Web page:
The first day of the second quarter, October 19, is the target date to start bringing some students back into school buildings, the Anchorage School District says.
The district will make an announcement next week about when and how in-person schooling could begin, Anchorage School District Superintendent Deena Bishop said in an interview Wednesday.
The district will start with elementary and special education students.
But the ability to bring students back largely depends on the city’s case count, according to Bishop. She said that’s in line with the most recent guidance from the CDC.
“First and foremost they talk about how the community spread of the virus is paramount,” Bishop said. “And to work with your local health officials in getting kids back to school safely. So certainly our plan has considered that.”
Currently, the 14-day average of daily case numbers is 41, according to the district’s website, which is too high for in-person learning. The target is 29 and below.
But the district is constantly reviewing that criteria, based on information from the city and other local health officials. And there are other factors that will inform the district’s plan to safely return students to classrooms.
The district is closely watching how the start of the high school sports season goes. The district is also starting its own voluntary program focused on building reading skills in the district’s youngest learners.
Students in third grade and below will be able to go into school classrooms in small groups and be tutored by volunteer teachers. Bishop said the program is set to start September 28.
“Having 10 kids in a building, or 20 kids, is different than having 400 and ensuring that same safety and those same protocols,” Bishop said. “As we build muscle around all of those things that we know work to mitigate the risk of the spread of this virus, we’ll support our community and its overall health.”
The district is looking at other ways to support students, Bishop said, including partnering with organizations like the YMCA and Camp Fire, which has been using district facilities since the spring, to provide child care in the district’s buildings. She said she hopes to see more of those partnerships happen.
Those programs are voluntary, and costly, but they are models for how to operate safely Bishop said.
The Mat-Su school district is another model Bishop said she is looking at. The Mat-Su district took a different approach to learning this year starting with in-person classes.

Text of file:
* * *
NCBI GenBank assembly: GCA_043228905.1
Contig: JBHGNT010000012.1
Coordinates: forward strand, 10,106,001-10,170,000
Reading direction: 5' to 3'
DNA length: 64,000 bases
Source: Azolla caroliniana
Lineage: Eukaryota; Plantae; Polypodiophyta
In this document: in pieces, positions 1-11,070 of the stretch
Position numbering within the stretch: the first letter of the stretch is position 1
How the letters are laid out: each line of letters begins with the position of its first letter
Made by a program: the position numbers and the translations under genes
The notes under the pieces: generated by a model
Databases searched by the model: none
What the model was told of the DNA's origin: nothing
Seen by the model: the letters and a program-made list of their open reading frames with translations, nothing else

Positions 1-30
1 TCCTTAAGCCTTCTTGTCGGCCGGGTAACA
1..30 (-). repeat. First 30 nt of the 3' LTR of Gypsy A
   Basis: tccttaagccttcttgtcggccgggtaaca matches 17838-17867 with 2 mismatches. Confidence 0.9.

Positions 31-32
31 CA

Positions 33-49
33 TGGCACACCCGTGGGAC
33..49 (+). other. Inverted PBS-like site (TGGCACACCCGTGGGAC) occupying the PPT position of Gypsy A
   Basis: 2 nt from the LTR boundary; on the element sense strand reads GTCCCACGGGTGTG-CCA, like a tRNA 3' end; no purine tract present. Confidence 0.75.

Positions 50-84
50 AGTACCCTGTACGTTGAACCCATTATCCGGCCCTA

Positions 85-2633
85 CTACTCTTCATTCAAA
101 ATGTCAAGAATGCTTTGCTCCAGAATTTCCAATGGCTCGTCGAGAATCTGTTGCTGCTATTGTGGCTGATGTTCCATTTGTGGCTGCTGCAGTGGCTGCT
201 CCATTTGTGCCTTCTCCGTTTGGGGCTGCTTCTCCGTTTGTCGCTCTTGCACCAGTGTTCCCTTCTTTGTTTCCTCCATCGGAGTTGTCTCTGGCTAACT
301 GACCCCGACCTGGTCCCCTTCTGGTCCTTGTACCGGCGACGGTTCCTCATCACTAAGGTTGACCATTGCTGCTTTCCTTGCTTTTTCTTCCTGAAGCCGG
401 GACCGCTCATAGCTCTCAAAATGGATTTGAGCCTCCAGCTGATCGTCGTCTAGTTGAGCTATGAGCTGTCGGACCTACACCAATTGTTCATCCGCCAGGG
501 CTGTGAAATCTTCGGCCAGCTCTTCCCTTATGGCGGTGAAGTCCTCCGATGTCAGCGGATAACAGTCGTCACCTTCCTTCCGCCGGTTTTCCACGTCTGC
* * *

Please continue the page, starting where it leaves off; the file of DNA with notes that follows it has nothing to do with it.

To date, the district has confirmed at least seven COVID-19 cases among its students that led to the temporary closure of four different schools, but overall case counts in the Mat-Su Borough have remained low.
Bishop said while the two communities are very different, she’s watched as the Mat-Su district has quickly adjusted their protocols.
“I envy that status that they have, a medium risk,” Bishop said. “But also we’re learning about some of the factors that probably will occur here as well, and that we can be nimble and can operate with COVID.”
Another lesson the district has learned from watching other districts, Bishop said, is that a split schedule doesn’t work. Currently the Anchorage School District’s in-person school plan at the medium risk level includes a split schedule where smaller groups of students attend class in-person two days per week. Bishop said the district has abandoned that plan.
“We’ve not only received feedback from some teachers that doing both of those things is going to be difficult, having a group at home and a group at school, but also from families,” Bishop said.
The district’s school start task force, which is made up of community members, district staff, and health practitioners, is currently debating and researching best practices for returning students to the classroom.
The plan to bring students back into classrooms received a mixed reaction from teachers.
Corey Aist is the president of the Anchorage teachers’ union. He says he’s still surveying teachers to see how they feel.
“It’s a really hard decision and members are torn,” Aist said. “Some members are really excited and would love the opportunity and other members would want nothing to do with it and would like to keep their distance and keep everyone safe. And there’s probably a lot of people in between that are apprehensive.”
Aist said, ultimately teachers do want to be back in the classroom and are working towards a safe and successful solution for all parties.
Bishop said she’s keeping an eye on case counts in Anchorage. Outside of outbreaks at the Brother Francis shelter and McLaughlin Youth Center, she likes what she sees.
“If you take those out, the mass community spread is really low and I see we’re moving in the right direction,” Bishop said.
Bishop said she hears the frustrations of families “loud and clear. [I have] many sleepless nights.” But she has an optimistic outlook on how the school year is going. She said she is delighted to see the creativity of the students, families, and teachers in making a difficult situation work.